After the 30-day period has lapsed and all claims have been lodged, it is the executor’s job to prepare a Liquidation and Distribution Account (L&D Account). The L&D Account reflects all the assets and liabilities of the estate and determines its solvency. If there is a valid will, the executor is required to use this document to determine how the assets will be distributed. In the absence of a valid will, the assets will be distributed in accordance with the Intestate Succession Act. Complications can arise, however, where the deceased did not include a clause in his will dealing with the residue of his estate. In such circumstances, the executor will need to distribute any residue of the estate in terms of the laws of intestate succession.

In addition, complications and delays can also arise where the deceased did not make provision for their surviving spouse or for their minor children to whom they have a duty of support. In these instances, the surviving spouse and/or children may lodge a claim against the deceased estate. Further, if the deceased had a maintenance obligation to an ex-spouse that they did not make provision for in the will, this can result in further delays. Such claims can affect the liquidity in the deceased estate which, in turn, can require the executor to realise certain assets in the estate in order to meet its liabilities. In general, the executor will only realise assets where it is necessary to meet the liabilities in the estate, or where it is more practical.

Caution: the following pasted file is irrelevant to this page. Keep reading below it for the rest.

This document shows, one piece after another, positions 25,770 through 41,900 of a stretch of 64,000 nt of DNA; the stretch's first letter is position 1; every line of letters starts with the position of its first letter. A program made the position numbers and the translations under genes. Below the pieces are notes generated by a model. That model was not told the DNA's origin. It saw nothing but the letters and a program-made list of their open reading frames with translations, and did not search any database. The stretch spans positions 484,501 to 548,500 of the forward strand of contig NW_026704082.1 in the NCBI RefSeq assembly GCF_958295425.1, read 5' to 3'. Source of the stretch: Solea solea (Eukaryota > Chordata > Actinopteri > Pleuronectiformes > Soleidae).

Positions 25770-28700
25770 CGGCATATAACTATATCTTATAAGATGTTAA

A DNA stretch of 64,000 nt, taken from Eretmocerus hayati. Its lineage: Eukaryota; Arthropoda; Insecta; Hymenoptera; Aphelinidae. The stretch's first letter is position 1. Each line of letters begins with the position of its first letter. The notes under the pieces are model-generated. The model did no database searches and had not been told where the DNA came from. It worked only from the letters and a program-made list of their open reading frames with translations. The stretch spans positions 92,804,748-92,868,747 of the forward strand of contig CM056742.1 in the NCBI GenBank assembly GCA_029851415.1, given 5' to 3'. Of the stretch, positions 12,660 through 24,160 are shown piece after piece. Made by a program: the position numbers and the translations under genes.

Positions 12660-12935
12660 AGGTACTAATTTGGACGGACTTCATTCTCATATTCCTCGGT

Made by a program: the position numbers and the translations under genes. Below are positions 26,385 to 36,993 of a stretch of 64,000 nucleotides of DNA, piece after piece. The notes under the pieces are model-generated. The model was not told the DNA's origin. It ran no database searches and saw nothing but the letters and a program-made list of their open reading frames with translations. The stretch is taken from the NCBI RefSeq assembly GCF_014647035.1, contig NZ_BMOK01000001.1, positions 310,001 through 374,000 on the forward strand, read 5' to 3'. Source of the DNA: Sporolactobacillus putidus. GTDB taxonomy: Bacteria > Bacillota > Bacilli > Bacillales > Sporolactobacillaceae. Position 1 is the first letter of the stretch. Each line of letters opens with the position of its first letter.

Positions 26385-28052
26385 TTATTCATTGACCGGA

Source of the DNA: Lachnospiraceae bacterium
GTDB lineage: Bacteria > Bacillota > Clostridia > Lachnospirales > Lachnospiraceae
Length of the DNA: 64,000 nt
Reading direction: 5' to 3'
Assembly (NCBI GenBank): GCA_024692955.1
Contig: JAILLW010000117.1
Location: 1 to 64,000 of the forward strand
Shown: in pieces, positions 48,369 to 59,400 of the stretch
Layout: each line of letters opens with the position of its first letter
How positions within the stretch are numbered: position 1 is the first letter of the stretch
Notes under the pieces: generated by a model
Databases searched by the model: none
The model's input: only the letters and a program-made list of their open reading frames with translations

Once finalised, the L&D Account is lodged with the Master where it is required to lie for 15 days to allow for queries. Anything pertaining to the L&D Account can be queried via a query sheet and the executor is obliged to provide answers to the Master. If there are no objections, the Master will grant permission for the account to be advertised.

At this point, the Executor is required to place a Section 35 advert in the local newspaper and the Government Gazette, where the account will lie open for inspection at the Magistrate’s Court for a period of 21 days. This process provides the opportunity for any objections, together with reasons, to be lodged with the Master. If no objections are lodged, the court will issue a ‘certificate of no objection’ and this certificate must then be lodged at the Master’s Office in order to grant the executor the authority to distribute the assets.

Once they have authority, the executor can begin to distribute the assets in accordance with the L&D Account. Assets such as immoveable property will be transferred into the heirs’ names or, where the property has been realised, the proceeds paid out in accordance with the will. Note that before any inheritance can be remitted to heirs living abroad, the executor will need to obtain permission from Sars. As a final step, the executor is required to provide the Master with proof that the estate has been liquidated in accordance with the will and, as such, must provide the Master with copies of the acquittances, proof that creditors were paid, and that property was duly transferred. Once he is satisfied, the Master will issue a filing slip and formally close the estate.

As is evident from the above, executorship is a specialised function that can take an enormous amount of time, including attendance in person at the Master’s Office. It’s often advisable to nominate a fiduciary expert who specialises in estate administration to fulfil this all-important role. That said, be wary of nominating banks or large corporations as your executors as the bureaucracy and red tape may frustrate your loved ones and delay the administration process.

Have a wonderful day.